"Running with scissors" and innovating teacher assessments | The Chalkboard Project

"Running with scissors" and innovating teacher assessments

Wednesday, May 6, 2015

I will honestly admit that I wasn’t very excited to travel to Colorado in February for the Douglas County School District Innovation Summit and Harrison School District #2 visit. At least I wasn’t attending by myself, but instead attending with an Oregon delegation of TIF and Collaboration grantees, plus Dale Rooklyn, our Chalkboard Coach, and Bev Pratt of Chalkboard Project. But in the end, I enjoyed the presentations and seeing the work they are doing in the areas of assessment, teacher evaluation, and compensation.

I didn’t agree with everything they did, however. I was disappointed in how their reforms were created without union involvement—there is perhaps 20 percent union membership in Colorado. I’m grateful for Chalkboard’s assistance in helping the teachers association become a prominent part of the CLASS reforms in Klamath Falls. Having union participation adds important checks and balances to the development process, and, in my opinion, the CLASS program has added greatly to the collaborative relationship between the school district and the association.

My biggest takeaway from Colorado is learning how these school districts created their own assessments after deciding the statewide assessments don’t evaluate what they feel are important.

Harrison School District’s teacher evaluation processes were compelling, and I wish I could have had more time to talk to their teachers about how they felt about scoring and evaluations, accomplished without association input. I flipped through a three-ring binder that included forms that teachers submit for review, outlining their achievements in the field such as mentoring, leadership, additional training, student scores, and others. This application is reviewed, scored, and used to evaluate if a teacher or principal deserves pay increases. As well as being a tool to evaluate pay increases, the reverse is also true—a teacher can go down in pay scale if their work performance falls below a prescribed level of expectations for two consecutive years.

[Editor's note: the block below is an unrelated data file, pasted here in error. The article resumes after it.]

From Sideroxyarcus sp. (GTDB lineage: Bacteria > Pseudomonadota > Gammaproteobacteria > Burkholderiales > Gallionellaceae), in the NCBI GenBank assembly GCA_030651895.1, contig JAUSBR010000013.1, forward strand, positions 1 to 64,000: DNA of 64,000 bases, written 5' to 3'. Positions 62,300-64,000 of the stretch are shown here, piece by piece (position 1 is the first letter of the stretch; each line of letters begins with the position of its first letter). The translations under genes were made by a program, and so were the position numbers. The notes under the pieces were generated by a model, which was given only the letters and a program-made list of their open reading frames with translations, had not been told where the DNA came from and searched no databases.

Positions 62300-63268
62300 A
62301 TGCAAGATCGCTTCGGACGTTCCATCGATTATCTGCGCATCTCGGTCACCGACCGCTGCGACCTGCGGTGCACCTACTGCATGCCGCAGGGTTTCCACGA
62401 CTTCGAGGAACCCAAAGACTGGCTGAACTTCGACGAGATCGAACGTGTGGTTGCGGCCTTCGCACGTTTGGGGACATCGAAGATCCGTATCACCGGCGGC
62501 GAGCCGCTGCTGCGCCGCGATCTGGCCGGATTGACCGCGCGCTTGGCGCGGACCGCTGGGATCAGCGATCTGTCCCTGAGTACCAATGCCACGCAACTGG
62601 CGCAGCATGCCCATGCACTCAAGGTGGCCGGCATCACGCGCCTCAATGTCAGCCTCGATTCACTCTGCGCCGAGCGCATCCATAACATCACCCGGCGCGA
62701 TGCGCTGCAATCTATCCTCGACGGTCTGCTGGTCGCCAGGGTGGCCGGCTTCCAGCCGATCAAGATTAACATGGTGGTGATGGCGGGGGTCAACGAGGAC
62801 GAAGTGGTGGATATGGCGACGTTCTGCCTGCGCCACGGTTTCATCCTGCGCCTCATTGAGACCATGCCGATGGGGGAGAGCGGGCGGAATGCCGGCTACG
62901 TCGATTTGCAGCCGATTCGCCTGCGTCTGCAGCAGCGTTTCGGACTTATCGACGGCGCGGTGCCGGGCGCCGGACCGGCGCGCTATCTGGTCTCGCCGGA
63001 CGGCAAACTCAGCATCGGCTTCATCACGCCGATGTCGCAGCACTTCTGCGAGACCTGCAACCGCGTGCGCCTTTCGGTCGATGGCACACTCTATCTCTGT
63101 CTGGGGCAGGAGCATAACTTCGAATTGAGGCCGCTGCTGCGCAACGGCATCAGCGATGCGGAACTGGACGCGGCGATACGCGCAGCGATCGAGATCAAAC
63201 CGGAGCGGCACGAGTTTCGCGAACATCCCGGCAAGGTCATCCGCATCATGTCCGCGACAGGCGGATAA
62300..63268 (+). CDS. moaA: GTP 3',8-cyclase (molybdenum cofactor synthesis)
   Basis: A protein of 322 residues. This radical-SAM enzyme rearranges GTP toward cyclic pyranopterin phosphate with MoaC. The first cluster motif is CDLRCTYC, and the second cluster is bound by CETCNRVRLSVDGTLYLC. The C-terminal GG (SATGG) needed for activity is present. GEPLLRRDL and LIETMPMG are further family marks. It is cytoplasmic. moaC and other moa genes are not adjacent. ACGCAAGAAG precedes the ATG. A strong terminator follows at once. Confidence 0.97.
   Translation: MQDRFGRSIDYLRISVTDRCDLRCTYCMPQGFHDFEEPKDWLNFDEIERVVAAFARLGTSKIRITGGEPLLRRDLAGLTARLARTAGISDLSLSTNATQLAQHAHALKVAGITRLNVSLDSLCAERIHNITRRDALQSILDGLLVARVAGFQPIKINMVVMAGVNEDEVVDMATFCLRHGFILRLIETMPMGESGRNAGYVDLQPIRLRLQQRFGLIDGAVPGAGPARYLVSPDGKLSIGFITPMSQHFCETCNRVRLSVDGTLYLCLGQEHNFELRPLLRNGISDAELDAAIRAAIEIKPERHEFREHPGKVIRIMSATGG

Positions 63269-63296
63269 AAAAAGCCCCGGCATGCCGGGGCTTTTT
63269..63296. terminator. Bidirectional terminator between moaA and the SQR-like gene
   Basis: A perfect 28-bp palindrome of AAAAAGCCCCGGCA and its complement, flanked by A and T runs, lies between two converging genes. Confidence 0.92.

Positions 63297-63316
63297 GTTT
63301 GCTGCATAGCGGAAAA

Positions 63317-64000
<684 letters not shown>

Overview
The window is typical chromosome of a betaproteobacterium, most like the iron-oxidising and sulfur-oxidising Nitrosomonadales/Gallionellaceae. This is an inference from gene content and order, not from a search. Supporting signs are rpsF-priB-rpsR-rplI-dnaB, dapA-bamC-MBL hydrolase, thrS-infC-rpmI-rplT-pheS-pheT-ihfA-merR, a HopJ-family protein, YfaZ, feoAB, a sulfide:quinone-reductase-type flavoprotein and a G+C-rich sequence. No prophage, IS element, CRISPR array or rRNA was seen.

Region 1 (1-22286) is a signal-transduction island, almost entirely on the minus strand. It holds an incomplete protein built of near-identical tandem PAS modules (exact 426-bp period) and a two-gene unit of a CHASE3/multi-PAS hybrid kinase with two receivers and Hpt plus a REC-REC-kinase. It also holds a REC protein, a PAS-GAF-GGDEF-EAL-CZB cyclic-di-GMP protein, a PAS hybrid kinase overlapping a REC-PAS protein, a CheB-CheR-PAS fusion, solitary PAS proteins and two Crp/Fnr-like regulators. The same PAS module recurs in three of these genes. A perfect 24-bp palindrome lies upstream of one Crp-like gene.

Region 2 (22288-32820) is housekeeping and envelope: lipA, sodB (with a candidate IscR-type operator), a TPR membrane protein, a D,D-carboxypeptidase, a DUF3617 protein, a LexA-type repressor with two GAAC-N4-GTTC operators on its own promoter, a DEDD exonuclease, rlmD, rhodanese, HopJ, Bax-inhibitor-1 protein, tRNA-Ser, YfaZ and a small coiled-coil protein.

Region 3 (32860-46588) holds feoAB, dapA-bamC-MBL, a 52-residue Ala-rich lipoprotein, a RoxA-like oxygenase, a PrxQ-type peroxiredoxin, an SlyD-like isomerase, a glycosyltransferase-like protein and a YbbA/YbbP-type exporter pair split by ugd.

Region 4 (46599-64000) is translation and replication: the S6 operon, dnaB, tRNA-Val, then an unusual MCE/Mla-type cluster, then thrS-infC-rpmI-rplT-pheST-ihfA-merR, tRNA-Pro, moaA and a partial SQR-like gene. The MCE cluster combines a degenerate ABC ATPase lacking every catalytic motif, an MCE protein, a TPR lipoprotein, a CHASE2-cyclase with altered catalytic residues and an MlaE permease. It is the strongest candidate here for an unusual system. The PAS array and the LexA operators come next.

Unfortunately, some of the things I really liked can’t really be replicated down here in Klamath Falls. Perhaps at some of Oregon’s largest school districts, but we have a small district of about 4,000 students, and the Douglas County district has 65,000 students, and we just don’t have the staff to do what they do. Harrison School District had 13 people working exclusively on writing assessments for every grade level.

Back in Colorado, there was a school superintendent who described the boldness of their reforms by saying, “We run with scissors.” They take chances and go for the big things in Denver and as a result, they are at the leading edge by trying new and different things. Here in Klamath Falls, Oregon, our Collaboration grant committees are testing the waters to make meaningful and lasting change happen to improve the profession of teaching, and increase the quality of education for all of our students and the families we serve. And I’ve learned—you can’t judge a conference until you’ve been there.

 

Steve Campbell teaches at Ponderosa Middle School in Klamath Falls. A teacher for more than 22 years in Oregon, he was the local teacher association’s president the last four years, and has been involved with CLASS for the past three years and serves as the compensation committee chairperson.

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